To evoke the plantation look, Arendsen used a dark stain on the home’s wide eaves, a shade that’s repeated along the mahogany countertops off the breakfast nook and on all the windows and door trims. “It’s something subtle—you don’t really notice it at first, but your eye catches it,” she says. Those warm wood accents juxtapose with the concrete floors throughout the main level, a pleasing tension between traditional and modern. Other elements play up the same contrast, such as the 9-by-16-foot sliding wall panel in the kitchen that faces a bank of paned windows, which are original to the house. “It’s traditional and modern directly playing opposite each other,” Arendsen says. “That effect gave me chills.”

Arendsen sought to differentiate the main-level spaces once the walls were removed, so the mood changes slightly in the kitchen, dining and living areas. She chose an antique sideboard and rustic farmhouse table for the dining area as a way to embrace a traditional feeling in the space where the Combses’ family members and friends gather for meals. “For them, it was incorporating what they hold precious,” says Arendsen. For the living area, the designer opted for cleaner lines and made a statement through texture. There, the rich feel of the beaten-leather armchairs and a jute rug answer the smooth, crisp surfaces of the white shiplap paneling on the walls and ceiling, which general contractor Travis McCaw milled himself to give a deeper groove. “All that tongue-and-groove paneling was smooth with no knots,” he says.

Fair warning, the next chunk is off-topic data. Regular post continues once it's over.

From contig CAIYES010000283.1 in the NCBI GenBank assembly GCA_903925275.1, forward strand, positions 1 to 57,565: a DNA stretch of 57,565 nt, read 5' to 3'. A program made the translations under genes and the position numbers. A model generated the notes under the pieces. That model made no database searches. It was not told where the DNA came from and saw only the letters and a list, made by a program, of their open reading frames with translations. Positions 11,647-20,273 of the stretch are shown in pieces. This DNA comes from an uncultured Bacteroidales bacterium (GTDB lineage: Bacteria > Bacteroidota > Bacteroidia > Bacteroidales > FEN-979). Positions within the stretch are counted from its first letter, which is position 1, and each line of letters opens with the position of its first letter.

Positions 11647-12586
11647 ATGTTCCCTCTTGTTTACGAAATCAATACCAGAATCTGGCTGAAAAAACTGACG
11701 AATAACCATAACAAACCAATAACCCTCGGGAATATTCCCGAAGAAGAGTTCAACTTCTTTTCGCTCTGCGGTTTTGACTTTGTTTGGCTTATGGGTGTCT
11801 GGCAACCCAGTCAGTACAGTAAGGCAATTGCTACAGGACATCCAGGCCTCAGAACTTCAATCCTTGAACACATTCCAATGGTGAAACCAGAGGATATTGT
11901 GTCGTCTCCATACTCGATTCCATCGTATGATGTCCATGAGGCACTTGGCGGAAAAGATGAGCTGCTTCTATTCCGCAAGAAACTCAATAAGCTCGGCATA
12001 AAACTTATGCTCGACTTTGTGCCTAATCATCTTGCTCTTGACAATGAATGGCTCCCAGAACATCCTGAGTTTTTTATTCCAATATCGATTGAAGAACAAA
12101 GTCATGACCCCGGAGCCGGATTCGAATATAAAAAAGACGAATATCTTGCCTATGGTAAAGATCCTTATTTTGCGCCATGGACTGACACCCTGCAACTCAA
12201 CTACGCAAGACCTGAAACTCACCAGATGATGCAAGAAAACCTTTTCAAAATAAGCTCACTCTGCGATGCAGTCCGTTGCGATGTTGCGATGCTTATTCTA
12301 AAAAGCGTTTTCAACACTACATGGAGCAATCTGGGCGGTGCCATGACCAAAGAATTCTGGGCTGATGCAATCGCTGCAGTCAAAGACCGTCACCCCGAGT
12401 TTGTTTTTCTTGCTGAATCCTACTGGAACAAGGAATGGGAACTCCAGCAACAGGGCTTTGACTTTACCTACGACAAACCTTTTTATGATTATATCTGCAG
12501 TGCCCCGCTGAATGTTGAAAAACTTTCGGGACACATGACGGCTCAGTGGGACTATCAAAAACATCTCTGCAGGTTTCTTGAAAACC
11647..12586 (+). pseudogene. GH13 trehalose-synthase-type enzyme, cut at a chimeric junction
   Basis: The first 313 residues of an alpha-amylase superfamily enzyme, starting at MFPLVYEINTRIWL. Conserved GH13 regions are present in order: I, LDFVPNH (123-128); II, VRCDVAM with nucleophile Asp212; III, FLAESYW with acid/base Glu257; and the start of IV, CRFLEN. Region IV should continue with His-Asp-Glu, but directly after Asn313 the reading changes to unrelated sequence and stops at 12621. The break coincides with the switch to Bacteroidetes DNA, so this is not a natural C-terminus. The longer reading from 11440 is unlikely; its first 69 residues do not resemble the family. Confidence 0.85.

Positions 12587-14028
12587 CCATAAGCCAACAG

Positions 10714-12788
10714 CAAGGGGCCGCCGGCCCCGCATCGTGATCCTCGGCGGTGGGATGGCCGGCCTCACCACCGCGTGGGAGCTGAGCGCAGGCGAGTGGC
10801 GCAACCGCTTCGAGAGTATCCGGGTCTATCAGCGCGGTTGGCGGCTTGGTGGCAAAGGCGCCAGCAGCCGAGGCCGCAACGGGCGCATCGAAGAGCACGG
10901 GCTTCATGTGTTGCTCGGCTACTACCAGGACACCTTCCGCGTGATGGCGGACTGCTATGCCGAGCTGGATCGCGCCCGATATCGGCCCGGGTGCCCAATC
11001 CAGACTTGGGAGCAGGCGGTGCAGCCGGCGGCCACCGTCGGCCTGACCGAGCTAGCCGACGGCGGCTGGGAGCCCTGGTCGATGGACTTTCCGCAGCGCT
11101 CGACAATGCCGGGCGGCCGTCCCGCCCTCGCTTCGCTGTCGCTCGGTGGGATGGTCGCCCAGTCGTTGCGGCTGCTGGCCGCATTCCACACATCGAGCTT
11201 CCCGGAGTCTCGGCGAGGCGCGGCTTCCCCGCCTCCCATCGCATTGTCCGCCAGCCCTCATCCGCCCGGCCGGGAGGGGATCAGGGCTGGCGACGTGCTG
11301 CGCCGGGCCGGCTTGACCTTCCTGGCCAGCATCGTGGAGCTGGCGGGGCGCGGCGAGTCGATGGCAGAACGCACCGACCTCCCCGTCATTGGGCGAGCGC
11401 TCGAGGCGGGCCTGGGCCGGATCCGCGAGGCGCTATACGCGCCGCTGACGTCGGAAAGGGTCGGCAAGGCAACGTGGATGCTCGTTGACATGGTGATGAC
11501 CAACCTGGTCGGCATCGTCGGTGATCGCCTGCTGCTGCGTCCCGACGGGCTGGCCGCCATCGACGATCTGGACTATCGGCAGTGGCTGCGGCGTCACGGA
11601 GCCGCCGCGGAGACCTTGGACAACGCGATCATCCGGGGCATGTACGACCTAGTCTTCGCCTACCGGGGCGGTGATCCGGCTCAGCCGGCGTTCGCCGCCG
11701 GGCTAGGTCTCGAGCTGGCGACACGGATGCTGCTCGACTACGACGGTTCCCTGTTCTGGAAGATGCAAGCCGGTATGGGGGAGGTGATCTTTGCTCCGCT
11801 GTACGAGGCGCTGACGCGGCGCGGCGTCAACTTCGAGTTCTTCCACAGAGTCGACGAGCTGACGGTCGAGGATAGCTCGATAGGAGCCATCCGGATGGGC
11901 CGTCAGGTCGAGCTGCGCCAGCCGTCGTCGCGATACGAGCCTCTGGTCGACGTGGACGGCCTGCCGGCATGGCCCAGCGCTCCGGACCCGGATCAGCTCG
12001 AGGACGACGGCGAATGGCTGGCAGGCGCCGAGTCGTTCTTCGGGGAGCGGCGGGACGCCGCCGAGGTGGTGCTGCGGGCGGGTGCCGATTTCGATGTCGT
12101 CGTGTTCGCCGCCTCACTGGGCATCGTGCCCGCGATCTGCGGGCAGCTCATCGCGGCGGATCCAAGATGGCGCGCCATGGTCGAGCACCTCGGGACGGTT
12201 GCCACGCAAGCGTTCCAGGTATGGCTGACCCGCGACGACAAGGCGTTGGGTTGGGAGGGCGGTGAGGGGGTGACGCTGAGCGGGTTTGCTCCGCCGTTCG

The effect of that paneling is especially dramatic in the master suite, where the walls soar up to the roof lines. “It’s a smooth play on lines that doesn’t feel overwhelming or dizzy,” Arendsen says. “That’s probably one of my favorite spaces.” The vaulted ceilings amplify the ocean views through plate-glass windows that respond to the height and slope of the walls. Downstairs, the outside flows inside quite literally: A three-panel lift-and-slide glass door opens the living room to a west-facing balcony that runs the width of the house, while the kitchen becomes one with the breezeway through a 16-foot kitchen door, which McCaw says is the largest he has ever installed. “I’ve seen some big patio sliders, but this one takes the cake,” he says. “I’ve never seen anything like it.”

Outside, landscape designer Martha Dudenhoeffer enhanced the exterior views with a whimsical landscape plan full of shapely leaves and saturated blooms. Flame-colored croton plants mix with multihued passionflower vines, while lacy asparagus ferns mingle with the chartreuse leaves of mother-in-law’s tongue. “We wanted it to be really fun, not run-of-the mill,” she says.

Now that all of the work is complete, the Combses’ home has become a destination for both family and friends. “We have someone here almost every night,” Christie says. “Friends and family drop by, and there’s always a cocktail waiting.” Adds Arendsen, “Turning a once-traditional home into something that blends timeless and modern elements was highly rewarding. I wouldn’t change a thing.”

— Jennifer Sergent